Once you’ve formed a full understanding of your audience’s personality, needs, and lifestyle, combine your learning with a study of the type of media consumed and during which times of day. For example, the vacuum audience learns about new products mainly through social media rather than television or promotional emails. They spend 7-plus hours per week on the web and using apps, mostly in the early evening hours between 5-8 pm.

Credit: GutCheckIt

To reach this audience effectively, online or mobile campaigns work best, with ads that could be shown on traditional TV in the later evening hours between 8-11 pm.

To learn what type of unique insights you could uncover about your brand’s audience before you launch a new product, visit the GutCheck website to learn more.

A Better Direct Mail Strategy for 2019

Start your 2019 year off right with a better direct mail marketing strategy. The DMA has reported that customer response rates increased year-over-year by an impressive 43% and prospect response rates more than doubled — reporting an astounding 190% increase. With these results in mind, is your current direct mail strategy working as well as it can?

Start your 2019 year off right with a better direct mail marketing strategy. The DMA has reported that customer response rates increased year-over-year by an impressive 43% and prospect response rates more than doubled — reporting an astounding 190% increase. The USPS “Household Diary Study” found that people read postcards in greater numbers with a 3.9% YOY rise. With these results in mind, is your current direct mail strategy working as well as it can?

We all set goals and expectations for our direct mail campaigns, but they don’t always go as we expect them to. Working on a better strategy can help us achieve better results. Before we get started on 2019, we need to look at our 2018 results. Did customers and prospects show interest but not purchase from you? Was there no interest at all or just below your expectations? Did you have any known issues with campaigns in 2018? Focus on both who bought from you and who did not. Are there any likenesses between the people in each group? In many cases, we will find that there are common issues with people that can help us better target the ones who did not buy.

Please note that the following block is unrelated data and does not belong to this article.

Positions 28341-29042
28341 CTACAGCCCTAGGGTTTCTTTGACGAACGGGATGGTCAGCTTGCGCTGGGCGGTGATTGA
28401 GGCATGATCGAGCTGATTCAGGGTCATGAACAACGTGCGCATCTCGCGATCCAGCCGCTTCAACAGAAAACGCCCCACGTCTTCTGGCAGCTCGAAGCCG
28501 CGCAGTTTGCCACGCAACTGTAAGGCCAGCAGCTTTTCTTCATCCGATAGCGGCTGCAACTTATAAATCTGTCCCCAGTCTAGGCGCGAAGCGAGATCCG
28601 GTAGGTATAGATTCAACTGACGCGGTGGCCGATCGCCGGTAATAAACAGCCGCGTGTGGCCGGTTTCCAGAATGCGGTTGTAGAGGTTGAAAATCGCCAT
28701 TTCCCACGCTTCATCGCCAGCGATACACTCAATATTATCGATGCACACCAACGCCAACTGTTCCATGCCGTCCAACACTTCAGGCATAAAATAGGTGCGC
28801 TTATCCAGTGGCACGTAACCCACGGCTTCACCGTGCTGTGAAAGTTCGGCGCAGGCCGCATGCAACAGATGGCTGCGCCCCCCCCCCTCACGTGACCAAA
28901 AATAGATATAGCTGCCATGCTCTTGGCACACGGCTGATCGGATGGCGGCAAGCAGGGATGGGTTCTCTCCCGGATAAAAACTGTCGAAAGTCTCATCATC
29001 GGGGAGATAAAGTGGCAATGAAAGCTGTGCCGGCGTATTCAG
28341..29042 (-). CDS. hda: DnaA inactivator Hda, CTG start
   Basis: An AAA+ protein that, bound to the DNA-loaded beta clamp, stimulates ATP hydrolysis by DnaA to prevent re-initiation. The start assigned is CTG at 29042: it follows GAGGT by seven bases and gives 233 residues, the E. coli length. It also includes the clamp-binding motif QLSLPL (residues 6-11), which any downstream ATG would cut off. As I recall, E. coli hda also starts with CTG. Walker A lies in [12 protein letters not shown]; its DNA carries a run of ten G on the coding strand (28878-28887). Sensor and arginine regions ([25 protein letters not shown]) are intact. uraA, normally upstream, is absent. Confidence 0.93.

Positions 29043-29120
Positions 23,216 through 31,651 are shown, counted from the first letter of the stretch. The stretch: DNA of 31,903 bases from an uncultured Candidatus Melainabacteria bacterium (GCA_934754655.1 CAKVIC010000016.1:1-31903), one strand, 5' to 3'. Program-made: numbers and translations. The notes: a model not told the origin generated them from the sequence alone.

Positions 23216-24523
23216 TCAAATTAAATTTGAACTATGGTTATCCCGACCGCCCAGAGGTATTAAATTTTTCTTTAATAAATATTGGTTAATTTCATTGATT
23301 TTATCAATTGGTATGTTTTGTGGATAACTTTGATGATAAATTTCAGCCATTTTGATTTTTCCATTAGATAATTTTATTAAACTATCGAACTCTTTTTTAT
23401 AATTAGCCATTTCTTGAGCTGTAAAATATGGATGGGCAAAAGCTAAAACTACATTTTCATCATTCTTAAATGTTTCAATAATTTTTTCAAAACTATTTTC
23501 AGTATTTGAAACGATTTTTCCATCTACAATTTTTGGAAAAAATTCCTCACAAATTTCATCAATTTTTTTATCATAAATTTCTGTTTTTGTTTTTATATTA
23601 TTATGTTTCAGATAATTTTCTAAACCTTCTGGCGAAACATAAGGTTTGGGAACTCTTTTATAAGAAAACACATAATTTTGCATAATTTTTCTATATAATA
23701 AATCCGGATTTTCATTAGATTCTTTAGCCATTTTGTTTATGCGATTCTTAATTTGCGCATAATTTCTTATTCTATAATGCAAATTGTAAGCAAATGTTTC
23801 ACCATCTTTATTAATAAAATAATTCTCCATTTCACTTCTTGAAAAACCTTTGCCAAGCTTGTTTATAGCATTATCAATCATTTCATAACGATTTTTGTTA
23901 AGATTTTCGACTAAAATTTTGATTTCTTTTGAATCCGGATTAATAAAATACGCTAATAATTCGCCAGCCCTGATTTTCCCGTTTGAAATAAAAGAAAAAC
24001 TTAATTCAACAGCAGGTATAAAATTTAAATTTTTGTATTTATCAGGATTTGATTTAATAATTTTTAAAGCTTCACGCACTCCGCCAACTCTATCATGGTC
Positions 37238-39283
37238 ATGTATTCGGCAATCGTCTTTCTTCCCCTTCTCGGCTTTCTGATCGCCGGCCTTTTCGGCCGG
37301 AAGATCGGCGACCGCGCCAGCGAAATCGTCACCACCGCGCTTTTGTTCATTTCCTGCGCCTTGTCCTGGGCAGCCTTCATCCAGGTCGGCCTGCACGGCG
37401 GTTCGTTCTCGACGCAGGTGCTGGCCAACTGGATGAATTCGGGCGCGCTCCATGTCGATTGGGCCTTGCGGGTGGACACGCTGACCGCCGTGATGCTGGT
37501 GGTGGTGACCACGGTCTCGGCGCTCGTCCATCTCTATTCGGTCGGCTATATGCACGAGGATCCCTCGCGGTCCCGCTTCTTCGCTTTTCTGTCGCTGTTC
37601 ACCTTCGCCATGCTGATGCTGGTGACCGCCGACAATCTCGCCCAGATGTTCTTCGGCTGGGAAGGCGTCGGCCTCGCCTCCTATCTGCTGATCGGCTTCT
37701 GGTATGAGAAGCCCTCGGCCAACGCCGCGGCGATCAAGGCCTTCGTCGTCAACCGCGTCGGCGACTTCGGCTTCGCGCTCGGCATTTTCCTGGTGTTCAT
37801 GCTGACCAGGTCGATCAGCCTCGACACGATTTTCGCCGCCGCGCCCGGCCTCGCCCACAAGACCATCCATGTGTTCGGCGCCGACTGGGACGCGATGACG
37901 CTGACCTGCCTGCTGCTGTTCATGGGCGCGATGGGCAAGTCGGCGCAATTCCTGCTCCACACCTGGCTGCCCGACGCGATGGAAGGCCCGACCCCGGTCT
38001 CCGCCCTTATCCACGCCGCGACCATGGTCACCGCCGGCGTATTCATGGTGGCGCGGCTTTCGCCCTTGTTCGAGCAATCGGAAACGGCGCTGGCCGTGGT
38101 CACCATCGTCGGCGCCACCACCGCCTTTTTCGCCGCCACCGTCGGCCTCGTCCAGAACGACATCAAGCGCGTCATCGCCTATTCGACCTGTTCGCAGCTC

Direct Mail Elements

  • Audience — The people you are mailing to really matter. Do you have the most current data for mailing? There are many was to clean up your mailing list, make sure you are using them. Once you know you have the right addresses you are ready to focus on other parts of your data. Tracking purchase history, demographics and geographics helps you to target them better. The more information you can collect and process to refine your target audience for each mailing, the better your response rate is going to be. Keep in mind that you can also purchase targeted lists based on your best current customers. If you have not tried this before, you may want to consider it for 2019.
  • Offer — If your offer does not resonate with your prospects and customers, they will not buy from you. Look at your best offers in 2018 so that you know what works best. Then take a look at the offers that bombed. What was different about them? How can you make sure that the offers in 2019 are much better? Targeting the right offers to the right people is critical for your response rates.